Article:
Stockwin, Julian 1944-

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STOCKWIN, Julian 1944-


Born 1944, in Basingstoke, England; married, wife's name, Kathy (a journalist). Ethnicity: "European." Education: Graduate of the University of Tasmania (Far Eastern studies, psychology); studied in Hong Kong. Religion: Anglican. Hobbies and other interests: History of seamanship, music, wine tasting.


Agent—c/o Author Mail, Hodder & Stoughton, 338 Euston Rd., London NW1 3BH, England. E-mail—[email protected].


Writer. Served with the British Royal Navy and the Royal Australian Navy, achieved the rank of petty officer; commissioned into the British Royal Navy Reserve, retired as a lieutenant commander; worked as an educational psychologist, software developer, and for NATO's Perseus Project.


Historical Novel Society, Society of Nautical Research, Royal Society of Marine Artists.


Member of the Order of the British Empire (MBE).



Kydd, Scribner (New York, NY), 2001.

Artemis, Scribner (New York, NY), 2002.

Seaflower, Scribner (New York, NY), 2003.

Mutiny, Scribner (New York, NY), 2004.


Novels in the "Thomas Paine Kydd" series.


Julian Stockwin is the author of novels about the sea, reflecting his passion since childhood. In an attempt to dissuade him from seeking the life of a sailor, his father sent him to the Indefatigable, a sail training school. Stockwin's plans for the future were only reaffirmed, however, and two years later, at age fifteen, he joined the Royal Navy. When his family moved to Australia, he transferred to the Royal Australian Navy, in which he served eight years. Stockwin has traveled around the world, seeing service in the Far East and the South Seas. During the Vietnam conflict, he served in a carrier task force and was on board the Melbourne when it collided with the destroyer Voyager off the New South Wales coast in 1964, killing eighty-two officers and crew.

Upon leaving the navy, Stockwin completed his college education, taught for two years, then became a practicing psychologist. He did graduate work in Hong Kong and was increasingly drawn to the field of computer technology and software development. He reentered the Royal Navy Reserve, and in 1990, he returned to England and a position working on the computer-based Perseus Project for the North Atlantic Treaty Organization (NATO) in Portsmouth. Encouraged by his wife, an editor, Stockwin later reduced his work to part-time and began writing Kydd, the first book of a maritime series that is projected to contain at least eleven books.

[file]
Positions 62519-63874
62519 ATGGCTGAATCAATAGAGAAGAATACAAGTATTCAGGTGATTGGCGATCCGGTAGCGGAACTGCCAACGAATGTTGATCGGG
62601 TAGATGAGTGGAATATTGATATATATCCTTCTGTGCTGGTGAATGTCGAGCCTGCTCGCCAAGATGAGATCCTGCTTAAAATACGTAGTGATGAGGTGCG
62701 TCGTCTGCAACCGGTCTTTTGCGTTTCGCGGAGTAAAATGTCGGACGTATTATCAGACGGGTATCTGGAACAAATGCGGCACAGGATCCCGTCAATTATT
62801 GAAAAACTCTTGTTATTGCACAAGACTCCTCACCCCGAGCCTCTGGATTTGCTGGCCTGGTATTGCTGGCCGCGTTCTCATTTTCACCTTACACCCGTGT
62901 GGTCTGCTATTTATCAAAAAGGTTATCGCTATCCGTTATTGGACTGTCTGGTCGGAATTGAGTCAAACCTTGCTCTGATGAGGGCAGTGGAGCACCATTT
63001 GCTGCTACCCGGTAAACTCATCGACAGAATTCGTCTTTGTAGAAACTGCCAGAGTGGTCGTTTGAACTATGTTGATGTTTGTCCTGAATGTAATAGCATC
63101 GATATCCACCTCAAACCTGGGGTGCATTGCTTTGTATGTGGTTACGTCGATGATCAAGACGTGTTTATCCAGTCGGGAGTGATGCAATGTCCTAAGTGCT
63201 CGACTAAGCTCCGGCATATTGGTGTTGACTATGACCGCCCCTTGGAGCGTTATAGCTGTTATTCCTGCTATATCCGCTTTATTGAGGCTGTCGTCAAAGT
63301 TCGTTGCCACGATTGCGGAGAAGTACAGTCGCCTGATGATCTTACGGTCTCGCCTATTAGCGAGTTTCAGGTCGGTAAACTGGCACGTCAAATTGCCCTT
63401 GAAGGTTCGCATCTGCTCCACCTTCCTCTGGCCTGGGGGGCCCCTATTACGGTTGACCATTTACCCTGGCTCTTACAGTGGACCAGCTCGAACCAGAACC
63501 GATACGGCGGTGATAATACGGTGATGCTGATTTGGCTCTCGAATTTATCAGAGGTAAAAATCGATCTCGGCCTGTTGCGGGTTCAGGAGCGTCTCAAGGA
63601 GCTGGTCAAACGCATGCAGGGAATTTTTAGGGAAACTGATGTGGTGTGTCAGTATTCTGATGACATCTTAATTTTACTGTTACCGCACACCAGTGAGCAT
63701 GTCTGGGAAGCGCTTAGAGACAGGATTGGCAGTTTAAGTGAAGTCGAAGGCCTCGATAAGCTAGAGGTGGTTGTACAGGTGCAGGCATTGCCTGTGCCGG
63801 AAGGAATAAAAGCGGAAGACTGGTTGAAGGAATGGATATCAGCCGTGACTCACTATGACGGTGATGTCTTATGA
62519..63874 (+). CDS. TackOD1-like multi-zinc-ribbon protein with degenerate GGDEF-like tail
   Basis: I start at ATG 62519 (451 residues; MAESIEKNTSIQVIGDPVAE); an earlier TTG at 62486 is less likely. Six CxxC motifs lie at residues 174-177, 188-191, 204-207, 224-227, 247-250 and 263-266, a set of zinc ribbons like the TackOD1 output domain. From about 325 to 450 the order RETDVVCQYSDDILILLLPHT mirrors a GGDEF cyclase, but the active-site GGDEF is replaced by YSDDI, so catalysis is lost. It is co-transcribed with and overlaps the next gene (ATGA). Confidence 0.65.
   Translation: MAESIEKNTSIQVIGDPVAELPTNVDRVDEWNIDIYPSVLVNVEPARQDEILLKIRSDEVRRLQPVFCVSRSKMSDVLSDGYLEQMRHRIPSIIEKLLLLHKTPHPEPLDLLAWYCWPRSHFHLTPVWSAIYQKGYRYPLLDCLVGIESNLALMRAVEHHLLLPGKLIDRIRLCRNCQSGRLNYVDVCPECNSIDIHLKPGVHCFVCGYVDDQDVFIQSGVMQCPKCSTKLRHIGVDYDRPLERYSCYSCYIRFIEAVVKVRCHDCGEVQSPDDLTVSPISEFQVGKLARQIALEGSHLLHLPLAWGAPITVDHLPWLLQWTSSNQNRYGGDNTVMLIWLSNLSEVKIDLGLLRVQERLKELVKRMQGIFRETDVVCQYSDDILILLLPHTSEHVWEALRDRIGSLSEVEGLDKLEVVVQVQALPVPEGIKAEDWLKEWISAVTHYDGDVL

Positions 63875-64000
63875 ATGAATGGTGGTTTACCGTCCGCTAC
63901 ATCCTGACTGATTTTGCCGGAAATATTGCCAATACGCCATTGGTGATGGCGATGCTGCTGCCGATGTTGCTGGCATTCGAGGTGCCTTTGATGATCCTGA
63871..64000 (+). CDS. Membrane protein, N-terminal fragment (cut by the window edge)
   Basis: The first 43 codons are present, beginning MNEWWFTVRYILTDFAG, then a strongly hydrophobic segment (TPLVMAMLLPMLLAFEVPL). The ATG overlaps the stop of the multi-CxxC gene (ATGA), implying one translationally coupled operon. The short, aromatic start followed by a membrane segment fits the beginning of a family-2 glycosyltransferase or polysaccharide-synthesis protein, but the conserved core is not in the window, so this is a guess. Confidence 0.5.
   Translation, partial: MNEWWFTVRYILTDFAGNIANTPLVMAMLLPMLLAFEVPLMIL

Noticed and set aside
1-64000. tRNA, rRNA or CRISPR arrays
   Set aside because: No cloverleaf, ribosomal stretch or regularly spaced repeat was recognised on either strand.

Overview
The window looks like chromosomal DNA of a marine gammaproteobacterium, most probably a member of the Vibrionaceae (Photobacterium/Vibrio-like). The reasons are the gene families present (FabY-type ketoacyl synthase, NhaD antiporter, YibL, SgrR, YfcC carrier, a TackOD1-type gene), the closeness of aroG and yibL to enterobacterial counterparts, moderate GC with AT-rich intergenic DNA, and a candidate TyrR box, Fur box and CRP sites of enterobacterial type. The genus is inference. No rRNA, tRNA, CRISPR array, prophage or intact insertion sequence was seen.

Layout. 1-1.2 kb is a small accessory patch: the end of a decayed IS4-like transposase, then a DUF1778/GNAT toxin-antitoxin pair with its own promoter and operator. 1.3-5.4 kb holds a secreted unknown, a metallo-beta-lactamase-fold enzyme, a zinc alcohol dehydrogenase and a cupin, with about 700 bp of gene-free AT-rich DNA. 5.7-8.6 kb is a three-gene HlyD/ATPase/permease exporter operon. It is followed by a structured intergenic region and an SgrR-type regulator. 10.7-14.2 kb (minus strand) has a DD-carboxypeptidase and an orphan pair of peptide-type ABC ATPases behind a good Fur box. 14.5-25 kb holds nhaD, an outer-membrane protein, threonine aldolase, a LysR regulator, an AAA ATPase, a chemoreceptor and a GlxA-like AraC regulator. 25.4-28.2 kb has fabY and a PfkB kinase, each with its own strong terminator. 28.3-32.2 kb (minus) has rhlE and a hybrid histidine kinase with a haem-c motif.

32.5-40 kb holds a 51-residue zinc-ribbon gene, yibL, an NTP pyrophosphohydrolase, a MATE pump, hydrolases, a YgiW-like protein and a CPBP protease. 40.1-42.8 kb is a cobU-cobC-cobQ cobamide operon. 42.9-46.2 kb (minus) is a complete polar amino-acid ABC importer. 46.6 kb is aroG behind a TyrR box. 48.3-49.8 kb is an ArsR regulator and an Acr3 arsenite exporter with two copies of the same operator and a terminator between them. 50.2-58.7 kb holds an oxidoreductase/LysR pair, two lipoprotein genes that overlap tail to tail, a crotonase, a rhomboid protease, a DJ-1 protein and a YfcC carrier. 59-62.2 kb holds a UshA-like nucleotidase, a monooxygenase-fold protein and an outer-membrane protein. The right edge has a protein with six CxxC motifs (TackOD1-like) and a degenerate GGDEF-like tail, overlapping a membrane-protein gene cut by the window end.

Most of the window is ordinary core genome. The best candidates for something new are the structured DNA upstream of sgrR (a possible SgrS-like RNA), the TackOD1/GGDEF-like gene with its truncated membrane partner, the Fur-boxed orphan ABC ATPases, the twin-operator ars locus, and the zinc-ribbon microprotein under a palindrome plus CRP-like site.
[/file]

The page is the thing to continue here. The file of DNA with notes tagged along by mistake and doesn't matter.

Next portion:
In a Guardian Unlimited online article, Stockwin wrote, "I chose Nelson's time, the great climax of the age of sail and a magnificent canvas for sea tales." Stockwin said he wanted to include his own memories in his writing, "small things, but evocative even to this day—a shimmering moonpath glittering on the water, the sound of voices from invisible night watchkeepers, the startling rich stink of the land after months at sea.… There were the darker memories, too. Savage storms at sea when you feel the presence of nature like a wild beast out of a cage."

Stockwin's research began with his own extensive collection of books and continued at the National Maritime Museum, the Society for Nautical Research, and the Navy Records Society. He spent days visiting HMS Victory, which is docked in Portsmouth harbor, and he used the Internet to locate people who specialize in various aspects of eighteenth-century naval history. Stockwin found character names in eighteenth-century graveyards.

The first novel, Kydd, opens in 1793, with England and France close to war. Thomas Paine Kydd is a twenty-year-old wigmaker plucked from the Guildford pub where he is enjoying a drink with friends and pressed into serving King George on the ninety-eightgun battleship Duke William. In researching the book, Stockwin was amazed to discover that during that period, 120 men from the lower deck made the incredible journey to become officers. Twenty-two rose to the rank of captain, and three reached full admiral. Stockwin had read the naval adventure novels of C. S. Forester, Alexander Kent, and Patrick O'Brian, all of whom wrote their stories from the viewpoint of the officer on the quarterdeck. Stockwin wanted to write about an ordinary sailor, one with the intelligence and drive to accomplish the feat of the common seamen who rose through the ranks.